Authors: David Lukens*, Clark University
Topics: Urban Geography
Keywords: Gentrification, Redevelopment, Housing Policy
Session Type: Paper
Start / End Time: 2:00 PM / 3:40 PM
Room: Washington 5, Marriott, Exhibition Level
Presentation File: No File Uploaded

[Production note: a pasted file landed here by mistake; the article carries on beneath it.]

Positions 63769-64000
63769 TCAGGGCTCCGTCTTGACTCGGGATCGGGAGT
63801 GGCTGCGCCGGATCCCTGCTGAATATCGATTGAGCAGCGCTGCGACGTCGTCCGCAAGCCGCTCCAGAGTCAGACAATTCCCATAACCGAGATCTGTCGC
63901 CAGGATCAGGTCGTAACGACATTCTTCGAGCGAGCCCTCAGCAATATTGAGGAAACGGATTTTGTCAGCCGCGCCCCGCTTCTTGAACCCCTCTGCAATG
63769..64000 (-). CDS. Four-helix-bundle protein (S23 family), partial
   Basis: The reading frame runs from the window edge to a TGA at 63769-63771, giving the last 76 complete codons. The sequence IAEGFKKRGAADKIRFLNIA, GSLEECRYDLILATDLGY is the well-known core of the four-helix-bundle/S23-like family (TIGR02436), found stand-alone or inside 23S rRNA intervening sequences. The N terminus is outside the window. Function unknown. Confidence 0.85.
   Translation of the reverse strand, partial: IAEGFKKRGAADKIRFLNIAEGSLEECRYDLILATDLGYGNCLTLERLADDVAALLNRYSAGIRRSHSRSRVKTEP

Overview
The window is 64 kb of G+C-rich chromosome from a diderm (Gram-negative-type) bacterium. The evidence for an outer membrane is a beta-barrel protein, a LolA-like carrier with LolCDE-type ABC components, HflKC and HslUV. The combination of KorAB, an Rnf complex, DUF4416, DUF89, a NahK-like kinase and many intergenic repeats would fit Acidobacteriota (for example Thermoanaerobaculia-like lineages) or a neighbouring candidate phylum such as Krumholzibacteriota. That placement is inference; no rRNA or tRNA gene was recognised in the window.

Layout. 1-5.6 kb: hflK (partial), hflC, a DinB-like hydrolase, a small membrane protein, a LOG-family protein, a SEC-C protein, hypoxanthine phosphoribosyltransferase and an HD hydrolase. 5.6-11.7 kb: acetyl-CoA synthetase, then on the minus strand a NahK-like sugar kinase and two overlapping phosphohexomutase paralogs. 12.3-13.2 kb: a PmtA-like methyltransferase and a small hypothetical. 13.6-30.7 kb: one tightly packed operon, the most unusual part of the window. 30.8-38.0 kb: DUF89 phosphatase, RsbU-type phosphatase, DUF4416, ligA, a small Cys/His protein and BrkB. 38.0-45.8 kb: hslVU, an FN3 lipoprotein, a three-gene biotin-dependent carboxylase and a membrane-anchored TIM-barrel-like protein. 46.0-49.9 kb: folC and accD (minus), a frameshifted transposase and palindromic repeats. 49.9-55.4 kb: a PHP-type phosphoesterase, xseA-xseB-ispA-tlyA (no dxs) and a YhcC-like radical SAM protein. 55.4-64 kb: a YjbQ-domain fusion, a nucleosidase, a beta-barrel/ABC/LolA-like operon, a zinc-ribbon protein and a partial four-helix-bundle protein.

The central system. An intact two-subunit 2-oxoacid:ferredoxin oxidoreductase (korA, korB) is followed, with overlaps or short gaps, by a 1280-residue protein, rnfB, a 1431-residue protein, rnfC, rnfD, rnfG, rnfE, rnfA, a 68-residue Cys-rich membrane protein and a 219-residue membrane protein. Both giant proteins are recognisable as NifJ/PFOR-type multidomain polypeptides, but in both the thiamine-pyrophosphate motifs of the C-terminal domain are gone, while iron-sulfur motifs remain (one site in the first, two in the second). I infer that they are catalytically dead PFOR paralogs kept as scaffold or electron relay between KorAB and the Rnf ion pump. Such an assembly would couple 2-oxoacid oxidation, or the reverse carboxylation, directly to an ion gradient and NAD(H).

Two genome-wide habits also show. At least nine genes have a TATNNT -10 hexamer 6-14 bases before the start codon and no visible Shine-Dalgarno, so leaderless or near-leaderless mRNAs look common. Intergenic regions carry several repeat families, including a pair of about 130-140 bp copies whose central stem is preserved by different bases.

This paper reviews the history of gentrification research, its conceptual expansion and its critics. As gentrification theory has grown, the clarity it offers has been contested (Maloutas 2012, Ghertner 2015, Bernt 2015). I argue that this lack of clarity about gentrification is the result of gentrification theory’s internal logic and a failure of gentrification scholars to test the relationship of underlying economic dynamics and gentrification processes in way that maintains the concept’s analytical validity. While gentrification scholarship has provided a wealth of knowledge about manifestations of economic restructuring and inequality in the urban form, the underlying logic and political commitments of gentrification theory result in a failure to offer solutions to crises of housing affordability that have expanded far beyond an urban anomaly. I argue for a more holistic understanding of housing markets and housing provision systems that incorporates but moves beyond the process of gentrification as a description for most neighborhood change.